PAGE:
Marine Biology

, Volume 155, Issue 5, pp 505–520 | Cite as

Comparative foraging ecology and ecological niche of a superabundant tropical seabird: the sooty tern Sterna fuscata in the southwest Indian Ocean

  • S. JaquemetEmail author
  • M. Potier
  • Y. Cherel
  • J. Kojadinovic
  • P. Bustamante
  • P. Richard
  • T. Catry
  • J. A. Ramos
  • M. Le Corre
Original Paper


Over 6-million pairs of sooty terns Sterna fuscata breed once a year in the southwest Indian Ocean, mostly on three islands of the Mozambique Channel (Europa, Juan de Nova and Glorieuses) and in the Seychelles region. Seasonal reproduction in either winter or summer is the dominant strategy in the area, but non-seasonal reproduction also occurred in some places like at Glorieuses Archipelago. The feeding ecology of the sooty tern was investigated during the breeding seasons to determine whether terns showed significant differences in their trophic ecology between locations. Regurgitations were analyzed to describe the diet of individuals when breeding, and stable isotopes and mercury concentrations were used to temporally integrate over the medium-term of the trophic ecology of both adults and chicks. Overall, the diet was composed of fish, flying squid and fish larvae in different proportions. At Europa and Aride in the Seychelles, where winter reproduction occurs, large epipelagic prey like flying fish or squid dominated the diet. At Juan de Nova, sooty terns reproduce in summer and rely mostly on fish larvae. At Glorieuses (non-seasonal breeding), the diet was intermediate with fish larvae and flying squid being important prey items. The stable-carbon and nitrogen isotope values in blood confirm the differences observed in dietary analysis, and demonstrate different feeding strategies between colonies. δ13C values of feathers showed spatial segregation between birds from the Mozambique Channel and the Seychelles region. Terns from the Seychelles had also higher δ15N values. Feather δ13C values also suggest a significant shift from summer to wintering habitat for birds from Juan de Nova. This study emphasizes the high phenotypic plasticity of the species, which may explain its numerical dominance in all tropical waters of the World’s Ocean.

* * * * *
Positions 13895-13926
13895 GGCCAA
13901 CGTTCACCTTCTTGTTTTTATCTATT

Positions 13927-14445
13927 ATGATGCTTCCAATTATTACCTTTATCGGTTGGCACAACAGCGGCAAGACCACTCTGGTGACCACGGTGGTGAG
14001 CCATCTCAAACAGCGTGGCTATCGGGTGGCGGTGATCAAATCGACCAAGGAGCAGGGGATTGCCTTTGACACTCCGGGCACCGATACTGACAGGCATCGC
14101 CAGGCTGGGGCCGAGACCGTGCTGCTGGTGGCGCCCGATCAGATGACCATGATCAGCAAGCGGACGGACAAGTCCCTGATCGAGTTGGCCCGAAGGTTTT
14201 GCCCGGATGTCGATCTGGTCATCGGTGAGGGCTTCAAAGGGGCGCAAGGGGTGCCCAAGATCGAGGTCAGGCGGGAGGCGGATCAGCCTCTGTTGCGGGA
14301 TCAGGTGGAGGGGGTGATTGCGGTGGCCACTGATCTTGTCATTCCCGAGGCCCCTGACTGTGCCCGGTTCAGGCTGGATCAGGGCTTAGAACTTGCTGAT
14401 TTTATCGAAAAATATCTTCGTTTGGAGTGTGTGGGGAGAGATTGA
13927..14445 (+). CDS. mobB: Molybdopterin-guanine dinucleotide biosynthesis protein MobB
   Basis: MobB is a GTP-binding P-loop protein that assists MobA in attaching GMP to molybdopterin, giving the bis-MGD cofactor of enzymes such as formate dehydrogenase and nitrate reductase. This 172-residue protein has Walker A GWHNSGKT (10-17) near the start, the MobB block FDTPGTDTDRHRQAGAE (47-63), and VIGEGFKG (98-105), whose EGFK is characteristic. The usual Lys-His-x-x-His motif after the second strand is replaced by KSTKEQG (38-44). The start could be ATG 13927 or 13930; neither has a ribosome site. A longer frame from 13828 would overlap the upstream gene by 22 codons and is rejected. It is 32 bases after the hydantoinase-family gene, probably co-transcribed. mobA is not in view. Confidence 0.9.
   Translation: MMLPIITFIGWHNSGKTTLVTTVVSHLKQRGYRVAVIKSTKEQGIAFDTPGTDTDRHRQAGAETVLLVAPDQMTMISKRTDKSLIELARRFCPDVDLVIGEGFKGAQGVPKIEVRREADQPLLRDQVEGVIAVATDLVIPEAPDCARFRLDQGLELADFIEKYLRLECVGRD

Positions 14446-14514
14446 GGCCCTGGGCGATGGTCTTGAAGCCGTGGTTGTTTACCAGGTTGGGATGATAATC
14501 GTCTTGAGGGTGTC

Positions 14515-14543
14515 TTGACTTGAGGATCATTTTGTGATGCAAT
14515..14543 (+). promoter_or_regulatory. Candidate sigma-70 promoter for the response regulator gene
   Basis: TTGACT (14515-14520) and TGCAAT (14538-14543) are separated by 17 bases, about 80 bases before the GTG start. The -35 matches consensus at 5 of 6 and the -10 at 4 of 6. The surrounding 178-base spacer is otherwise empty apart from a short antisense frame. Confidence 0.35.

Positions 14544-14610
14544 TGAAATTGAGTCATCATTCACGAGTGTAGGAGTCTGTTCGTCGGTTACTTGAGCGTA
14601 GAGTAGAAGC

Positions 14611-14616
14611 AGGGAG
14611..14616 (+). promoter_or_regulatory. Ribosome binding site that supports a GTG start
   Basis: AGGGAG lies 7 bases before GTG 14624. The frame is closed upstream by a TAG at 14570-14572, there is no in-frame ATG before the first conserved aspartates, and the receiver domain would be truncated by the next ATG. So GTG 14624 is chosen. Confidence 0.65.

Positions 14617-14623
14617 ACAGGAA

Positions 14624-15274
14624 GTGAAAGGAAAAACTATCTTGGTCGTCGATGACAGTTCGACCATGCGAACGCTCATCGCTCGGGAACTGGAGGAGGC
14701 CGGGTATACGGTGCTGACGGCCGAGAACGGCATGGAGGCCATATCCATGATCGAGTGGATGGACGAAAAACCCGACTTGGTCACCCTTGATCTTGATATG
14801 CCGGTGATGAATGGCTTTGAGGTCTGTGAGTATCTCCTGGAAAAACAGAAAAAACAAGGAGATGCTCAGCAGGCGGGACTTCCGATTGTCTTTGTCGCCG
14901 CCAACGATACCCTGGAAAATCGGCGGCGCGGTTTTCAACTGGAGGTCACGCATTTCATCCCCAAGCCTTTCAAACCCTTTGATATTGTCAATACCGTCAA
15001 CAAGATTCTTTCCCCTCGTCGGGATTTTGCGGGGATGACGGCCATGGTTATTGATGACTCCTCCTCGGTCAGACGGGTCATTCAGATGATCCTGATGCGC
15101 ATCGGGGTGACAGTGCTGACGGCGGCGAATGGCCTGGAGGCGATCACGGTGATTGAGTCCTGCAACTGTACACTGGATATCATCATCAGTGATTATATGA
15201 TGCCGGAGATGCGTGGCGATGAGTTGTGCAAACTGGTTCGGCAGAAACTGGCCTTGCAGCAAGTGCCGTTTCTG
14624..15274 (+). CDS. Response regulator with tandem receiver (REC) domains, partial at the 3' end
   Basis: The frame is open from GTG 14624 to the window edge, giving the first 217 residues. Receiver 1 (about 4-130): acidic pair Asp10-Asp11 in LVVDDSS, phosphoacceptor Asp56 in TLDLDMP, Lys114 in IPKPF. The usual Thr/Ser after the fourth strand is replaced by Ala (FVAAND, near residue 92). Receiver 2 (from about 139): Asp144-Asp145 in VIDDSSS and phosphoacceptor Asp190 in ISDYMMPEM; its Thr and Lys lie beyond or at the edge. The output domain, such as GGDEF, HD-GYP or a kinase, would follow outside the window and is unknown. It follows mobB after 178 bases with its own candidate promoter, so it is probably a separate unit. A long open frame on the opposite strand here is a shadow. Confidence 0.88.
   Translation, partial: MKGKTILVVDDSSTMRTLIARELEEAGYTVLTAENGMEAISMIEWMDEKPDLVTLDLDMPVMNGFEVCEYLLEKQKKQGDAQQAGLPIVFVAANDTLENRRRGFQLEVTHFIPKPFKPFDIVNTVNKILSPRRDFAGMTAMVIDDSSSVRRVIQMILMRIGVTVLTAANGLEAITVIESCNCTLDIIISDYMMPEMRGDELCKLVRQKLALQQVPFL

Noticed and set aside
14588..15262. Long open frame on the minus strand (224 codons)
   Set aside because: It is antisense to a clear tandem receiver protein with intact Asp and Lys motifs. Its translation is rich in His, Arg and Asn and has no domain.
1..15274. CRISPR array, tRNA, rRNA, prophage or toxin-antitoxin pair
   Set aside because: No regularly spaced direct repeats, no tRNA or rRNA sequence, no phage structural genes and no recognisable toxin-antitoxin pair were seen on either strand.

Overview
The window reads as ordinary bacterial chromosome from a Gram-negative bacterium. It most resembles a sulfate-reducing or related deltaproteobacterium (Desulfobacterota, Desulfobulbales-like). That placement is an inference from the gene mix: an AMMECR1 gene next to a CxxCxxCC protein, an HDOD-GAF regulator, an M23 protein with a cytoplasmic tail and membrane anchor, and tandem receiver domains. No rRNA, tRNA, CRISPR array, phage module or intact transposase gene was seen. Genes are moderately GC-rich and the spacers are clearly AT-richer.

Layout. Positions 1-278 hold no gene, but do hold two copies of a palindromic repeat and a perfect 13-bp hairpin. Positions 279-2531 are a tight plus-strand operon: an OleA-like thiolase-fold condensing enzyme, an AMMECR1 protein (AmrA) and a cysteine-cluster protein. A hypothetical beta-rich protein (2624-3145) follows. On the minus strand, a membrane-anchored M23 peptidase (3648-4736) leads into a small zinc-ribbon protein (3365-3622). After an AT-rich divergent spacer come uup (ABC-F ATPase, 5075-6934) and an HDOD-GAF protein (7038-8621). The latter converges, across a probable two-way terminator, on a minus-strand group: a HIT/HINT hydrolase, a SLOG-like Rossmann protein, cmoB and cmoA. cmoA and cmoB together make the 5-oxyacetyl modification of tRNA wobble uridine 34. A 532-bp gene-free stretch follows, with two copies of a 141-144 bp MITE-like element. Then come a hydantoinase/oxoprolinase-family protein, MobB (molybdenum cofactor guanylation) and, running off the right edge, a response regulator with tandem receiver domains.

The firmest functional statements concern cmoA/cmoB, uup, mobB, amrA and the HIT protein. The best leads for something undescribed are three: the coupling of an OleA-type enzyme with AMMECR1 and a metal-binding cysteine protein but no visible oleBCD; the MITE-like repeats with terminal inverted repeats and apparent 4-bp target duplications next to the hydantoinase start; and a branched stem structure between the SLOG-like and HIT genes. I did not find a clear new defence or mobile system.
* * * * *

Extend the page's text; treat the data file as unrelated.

Prey Item Mercury Concentration Fish Larva Marine Bird Southwest Indian Ocean 
These keywords were added by machine and not by the authors. This process is experimental and the keywords may be updated as the learning algorithm improves.



The authors thank M. Salamolard, M. Charrier, F. Saint-Ange, E. Robert for their help in the field, the Direction Régionale de l’Environnement (DIREN) of Ile de la Réunion for financial support and the Préfet de la Réunion for authorization to work on the French Islands of the Mozambique Channel. The FAZSOI transported and logistically supported us in the field. SJ benefited from a Ph.D. scholarship from the French Ministère de l’Enseignement Supérieur et de la Recherche during this study, and TC was funded by a doctoral grant from Fundação para a Ciência e Tecnologia (SFRH/BD/16706/2004). Aride Island Nature Reserve Seychelles gave access to the island for fieldwork.


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Copyright information

© Springer-Verlag 2008

Authors and Affiliations

  • S. Jaquemet
    • 1
    Email author
  • M. Potier
    • 2
  • Y. Cherel
    • 3
  • J. Kojadinovic
    • 1
    • 4
    • 5
  • P. Bustamante
    • 4
  • P. Richard
    • 4
  • T. Catry
    • 6
  • J. A. Ramos
    • 6
  • M. Le Corre
    • 1
  1. 1.Laboratoire d’Ecologie MarineUniversité de la RéunionSaint Denis, Ile de la RéunionFrance
  2. 2.Institut de Recherche pour le DéveloppementCentre de la RéunionSainte-Clotilde, Ile de la RéunionFrance
  3. 3.Centre d’Etudes Biologiques de ChizéUPR 1934 du CNRSVilliers-en-BoisFrance
  4. 4.Centre de Recherche sur les Ecosystèmes Littoraux AnthropisésUMR 6217, CNRS-IFREMER-Université de la RochelleLa Rochelle Cedex 01France
  5. 5.EMI, Université de NantesNantes Cedex 3France
  6. 6.Department of Zoology, Institute of Marine Research (IMAR)University of CoimbraCoimbraPortugal

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